Project: ECA Sustainable Cities – Social Sustainability Audit
Partner: Co-PLAN Institute for Habitat Development (Tirana, Albania)
Sponsor: World Bank
Project Duration: 2012 – March 2013
Study Team: Dritan Shutina, Aida Ciro, and Darina Kokona (Co-Plan); John Driscoll and Carolina Morgan (I2UD); Sonja Damchevska (Skopje – Coalition for Sustainable Development); Florina Jerliu (Archis Intervention Prishtina); Elma Demir and Nenad Galić (Banja Luka and Sarajevo US Alumni Association in Bosnia and Herzegovina)
- Reports and publications for the project and for each city are available here.
- On March 19 and 20, 2013, a Regional Dissemination Workshop was held in Skopje, Macedonia, to bring together study participants together to share best practices and conclude the Assessment.
- For more information on the World Bank ECA Region’s Sustainable Cities Initiative here.
In Eastern Europe and Central Asia (ECA) sustainable urban development must grapple with the immense structural changes in economic activities and the accompanying social transitions that have resulted in new territorial dimensions of poverty and social exclusion. To promote and structure socially sustainable and inclusive city development, municipalities in the region find are working to address challenges of marginalization, social inequality; improve urban governance; empower residents to exercise their rights; and become active partners in the development of their communities.
For marginalized groups, a legacy of the rapid transition in the 1990s in the ECA region includes a lack of access to housing and basic services, and institutional barriers to well-being, such as the need for formal documentation to become eligible for services. Furthermore, the continued challenges associated with the economic and social marginalization of vulnerable groups has an impact on the lives and livelihoods of youth, the elderly and ethnic minorities. To address these challenges, there is an increasing awareness among city officials, NGOs and donors of the importance of ‘social accountability’ when developing municipal programs to ensure that vulnerable communities have a voice in shaping programs and services.
As part of the World Bank-Austria Partnership Program for Strengthening Local Governments in southeastern European countries and the ECA Sustainable Cities Initiatives, the World Bank Social Development unit in ECA has developed a Social Sustainability Audit framework that promotes socially sustainable and inclusive urban development by:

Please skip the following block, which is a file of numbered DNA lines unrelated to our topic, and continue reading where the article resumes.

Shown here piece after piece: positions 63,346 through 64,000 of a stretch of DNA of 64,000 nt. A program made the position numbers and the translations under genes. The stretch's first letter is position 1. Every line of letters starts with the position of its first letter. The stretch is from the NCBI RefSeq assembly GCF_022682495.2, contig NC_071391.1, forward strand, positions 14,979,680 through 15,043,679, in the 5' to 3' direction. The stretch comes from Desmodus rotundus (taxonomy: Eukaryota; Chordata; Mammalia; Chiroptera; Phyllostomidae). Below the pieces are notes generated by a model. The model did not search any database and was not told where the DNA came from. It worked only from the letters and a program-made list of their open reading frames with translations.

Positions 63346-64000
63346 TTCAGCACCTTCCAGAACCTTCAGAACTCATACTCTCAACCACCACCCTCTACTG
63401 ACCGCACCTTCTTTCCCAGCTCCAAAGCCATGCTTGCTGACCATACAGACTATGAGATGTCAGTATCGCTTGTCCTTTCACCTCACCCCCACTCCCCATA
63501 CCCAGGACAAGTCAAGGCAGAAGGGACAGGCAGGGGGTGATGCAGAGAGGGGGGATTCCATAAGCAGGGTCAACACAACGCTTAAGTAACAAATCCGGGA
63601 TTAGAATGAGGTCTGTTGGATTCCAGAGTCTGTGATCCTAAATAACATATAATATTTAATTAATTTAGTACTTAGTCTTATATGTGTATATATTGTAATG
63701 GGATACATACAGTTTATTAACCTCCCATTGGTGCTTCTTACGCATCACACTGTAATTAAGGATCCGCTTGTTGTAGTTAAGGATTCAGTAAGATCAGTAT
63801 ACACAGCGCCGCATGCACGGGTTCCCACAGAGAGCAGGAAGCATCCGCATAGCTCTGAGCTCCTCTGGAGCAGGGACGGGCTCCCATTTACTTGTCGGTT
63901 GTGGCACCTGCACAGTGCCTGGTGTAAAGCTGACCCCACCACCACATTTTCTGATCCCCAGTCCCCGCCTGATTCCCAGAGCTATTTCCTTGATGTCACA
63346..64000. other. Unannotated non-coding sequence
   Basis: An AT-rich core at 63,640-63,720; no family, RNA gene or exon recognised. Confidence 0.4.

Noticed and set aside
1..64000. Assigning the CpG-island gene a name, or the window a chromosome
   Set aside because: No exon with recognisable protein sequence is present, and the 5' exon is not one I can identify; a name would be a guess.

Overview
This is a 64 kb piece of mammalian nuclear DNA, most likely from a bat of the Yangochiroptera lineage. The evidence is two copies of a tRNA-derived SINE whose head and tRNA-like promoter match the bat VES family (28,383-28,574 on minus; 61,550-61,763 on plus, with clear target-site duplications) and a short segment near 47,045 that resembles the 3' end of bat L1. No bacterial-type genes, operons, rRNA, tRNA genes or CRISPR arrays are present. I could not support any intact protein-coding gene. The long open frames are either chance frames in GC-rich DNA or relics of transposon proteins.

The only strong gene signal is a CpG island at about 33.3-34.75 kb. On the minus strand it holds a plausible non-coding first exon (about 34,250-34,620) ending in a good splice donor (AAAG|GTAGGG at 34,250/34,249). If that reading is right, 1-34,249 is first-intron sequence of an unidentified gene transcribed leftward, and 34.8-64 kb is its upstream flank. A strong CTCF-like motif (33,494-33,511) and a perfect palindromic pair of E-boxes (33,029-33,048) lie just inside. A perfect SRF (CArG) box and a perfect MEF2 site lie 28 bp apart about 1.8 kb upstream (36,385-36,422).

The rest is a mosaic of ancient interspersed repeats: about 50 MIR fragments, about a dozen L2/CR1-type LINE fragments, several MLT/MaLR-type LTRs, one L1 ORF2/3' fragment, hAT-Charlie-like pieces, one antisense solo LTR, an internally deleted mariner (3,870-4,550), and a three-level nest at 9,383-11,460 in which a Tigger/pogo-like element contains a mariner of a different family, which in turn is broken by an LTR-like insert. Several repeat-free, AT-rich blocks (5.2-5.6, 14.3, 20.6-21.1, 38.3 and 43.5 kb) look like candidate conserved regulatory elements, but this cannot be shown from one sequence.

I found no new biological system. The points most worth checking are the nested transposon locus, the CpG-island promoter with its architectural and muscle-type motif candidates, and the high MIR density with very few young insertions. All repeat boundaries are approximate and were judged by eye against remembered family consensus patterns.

- Increasing Social Accountability and Participation in the delivery of services and programmes
- Empowering vulnerable urban groups to participate in their cities’ development; and
- Proactively addressing the challenges of Marginalization to identify the needs of socially excluded groups and associated inequalities.
In 2013, the Social Audit set out to increase the knowledge and awareness of social accountability among city stakeholders and to strengthen the integrity of public services in: Durrës (Albania), Banja Luka and Sarajevo (Bosnia and Herzegovina), Prishtina (Kosovo) and Skopje (FYROM). The audit assessed the current social accountability mechanisms in place in the municipalities, and opportunities and constraints to developing new approaches that improve collaborative governance. Information and communication (ICT) tools that work on the city level were also explored as low-cost, scalable methods to work with marginalized groups.
I2UD and Co-Plan worked with local teams in each of the five cities as well as World Bank staff from the ECA Urban and Social Development Offices and the World Bank Institute to:
- Through focus group discussions and in-depth-interviews with a wide community of stakeholders, conduct an analysis of key aspects of social accountability and sustainability in the city along two categories: (i) social accountability & participation and (ii) social inclusion;
- Organize Participatory Scenario Development Workshops aimed at discussing suitable social accountability and sustainability mechanisms for the city, envisioning their incorporation in the processes of city administration and public services; and
- Develop a concise Social Accountability & Sustainability City Note that summarizes the findings and gives recommendations to community groups, city representatives and other stakeholders.
Photo of Sarajevo courtesy of Swiss Agency for Development and Cooperation (SADC) Decentralization & Local Governance NetworkLast updated: January 2014